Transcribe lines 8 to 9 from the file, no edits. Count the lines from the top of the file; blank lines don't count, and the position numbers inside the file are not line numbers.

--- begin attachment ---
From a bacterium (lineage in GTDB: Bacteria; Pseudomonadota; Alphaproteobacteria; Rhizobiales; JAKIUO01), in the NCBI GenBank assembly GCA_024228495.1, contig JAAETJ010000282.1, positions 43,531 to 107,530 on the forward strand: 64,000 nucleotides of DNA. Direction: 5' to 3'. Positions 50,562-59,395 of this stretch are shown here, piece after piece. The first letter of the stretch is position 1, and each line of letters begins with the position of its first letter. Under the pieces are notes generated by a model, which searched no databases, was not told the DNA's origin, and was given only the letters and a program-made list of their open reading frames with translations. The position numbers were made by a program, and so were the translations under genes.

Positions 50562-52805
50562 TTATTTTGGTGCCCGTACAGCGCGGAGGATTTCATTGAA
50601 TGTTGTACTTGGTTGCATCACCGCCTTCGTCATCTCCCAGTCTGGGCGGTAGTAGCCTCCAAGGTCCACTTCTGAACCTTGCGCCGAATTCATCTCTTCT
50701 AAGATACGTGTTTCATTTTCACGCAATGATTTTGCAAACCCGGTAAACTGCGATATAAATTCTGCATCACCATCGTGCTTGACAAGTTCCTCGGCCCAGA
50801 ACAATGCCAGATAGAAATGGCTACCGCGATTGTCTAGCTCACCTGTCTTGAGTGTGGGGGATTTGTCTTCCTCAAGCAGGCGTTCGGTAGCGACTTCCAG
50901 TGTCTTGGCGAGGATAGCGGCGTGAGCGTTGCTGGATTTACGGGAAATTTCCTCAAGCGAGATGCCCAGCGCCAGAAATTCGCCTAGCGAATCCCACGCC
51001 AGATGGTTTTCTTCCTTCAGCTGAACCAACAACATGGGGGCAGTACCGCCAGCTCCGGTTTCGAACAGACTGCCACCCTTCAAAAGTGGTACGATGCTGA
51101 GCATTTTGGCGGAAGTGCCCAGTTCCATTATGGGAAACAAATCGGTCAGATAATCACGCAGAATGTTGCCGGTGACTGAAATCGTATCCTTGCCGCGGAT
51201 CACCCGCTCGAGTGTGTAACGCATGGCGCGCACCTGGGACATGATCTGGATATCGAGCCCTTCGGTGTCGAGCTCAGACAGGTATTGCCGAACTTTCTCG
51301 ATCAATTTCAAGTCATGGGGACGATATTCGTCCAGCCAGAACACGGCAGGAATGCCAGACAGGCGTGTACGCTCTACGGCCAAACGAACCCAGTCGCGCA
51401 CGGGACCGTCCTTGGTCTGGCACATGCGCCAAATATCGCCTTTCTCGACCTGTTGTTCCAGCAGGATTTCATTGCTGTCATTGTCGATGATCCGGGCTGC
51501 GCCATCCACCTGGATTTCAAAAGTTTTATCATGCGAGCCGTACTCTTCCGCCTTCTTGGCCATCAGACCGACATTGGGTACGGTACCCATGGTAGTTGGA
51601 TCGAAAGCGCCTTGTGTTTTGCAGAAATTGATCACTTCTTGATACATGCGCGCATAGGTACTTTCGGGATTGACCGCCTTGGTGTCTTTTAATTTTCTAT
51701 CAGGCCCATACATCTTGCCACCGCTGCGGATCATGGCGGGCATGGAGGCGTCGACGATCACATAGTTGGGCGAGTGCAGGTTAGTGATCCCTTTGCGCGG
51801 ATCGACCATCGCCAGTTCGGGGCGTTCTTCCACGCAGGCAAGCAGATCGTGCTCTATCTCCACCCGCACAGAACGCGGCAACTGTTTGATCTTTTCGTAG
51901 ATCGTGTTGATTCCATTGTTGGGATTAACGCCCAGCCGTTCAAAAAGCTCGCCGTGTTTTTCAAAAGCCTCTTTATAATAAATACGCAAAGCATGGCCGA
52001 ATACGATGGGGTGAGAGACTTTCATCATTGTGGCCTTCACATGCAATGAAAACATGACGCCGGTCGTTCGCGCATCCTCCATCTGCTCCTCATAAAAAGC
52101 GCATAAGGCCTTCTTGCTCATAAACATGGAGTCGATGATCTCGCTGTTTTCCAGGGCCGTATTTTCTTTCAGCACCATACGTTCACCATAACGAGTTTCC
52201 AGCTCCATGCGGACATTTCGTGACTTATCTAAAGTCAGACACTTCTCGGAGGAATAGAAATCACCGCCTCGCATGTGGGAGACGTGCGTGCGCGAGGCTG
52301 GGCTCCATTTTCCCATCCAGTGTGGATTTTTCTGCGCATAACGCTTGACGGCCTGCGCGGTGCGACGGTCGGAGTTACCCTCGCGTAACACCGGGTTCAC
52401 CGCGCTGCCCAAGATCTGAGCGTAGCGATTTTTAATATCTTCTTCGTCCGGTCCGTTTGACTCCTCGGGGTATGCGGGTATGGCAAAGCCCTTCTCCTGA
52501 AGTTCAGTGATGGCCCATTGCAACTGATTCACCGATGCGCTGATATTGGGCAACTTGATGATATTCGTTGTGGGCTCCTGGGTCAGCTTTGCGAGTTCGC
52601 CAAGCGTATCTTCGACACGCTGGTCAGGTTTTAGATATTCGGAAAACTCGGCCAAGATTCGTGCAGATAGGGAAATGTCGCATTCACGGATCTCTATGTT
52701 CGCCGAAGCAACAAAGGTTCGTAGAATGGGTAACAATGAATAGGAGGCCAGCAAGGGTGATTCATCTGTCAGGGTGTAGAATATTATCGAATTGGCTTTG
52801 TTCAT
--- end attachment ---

51001 AGATGGTTTTCTTCCTTCAGCTGAACCAACAACATGGGGGCAGTACCGCCAGCTCCGGTTTCGAACAGACTGCCACCCTTCAAAAGTGGTACGATGCTGA
51101 GCATTTTGGCGGAAGTGCCCAGTTCCATTATGGGAAACAAATCGGTCAGATAATCACGCAGAATGTTGCCGGTGACTGAAATCGTATCCTTGCCGCGGAT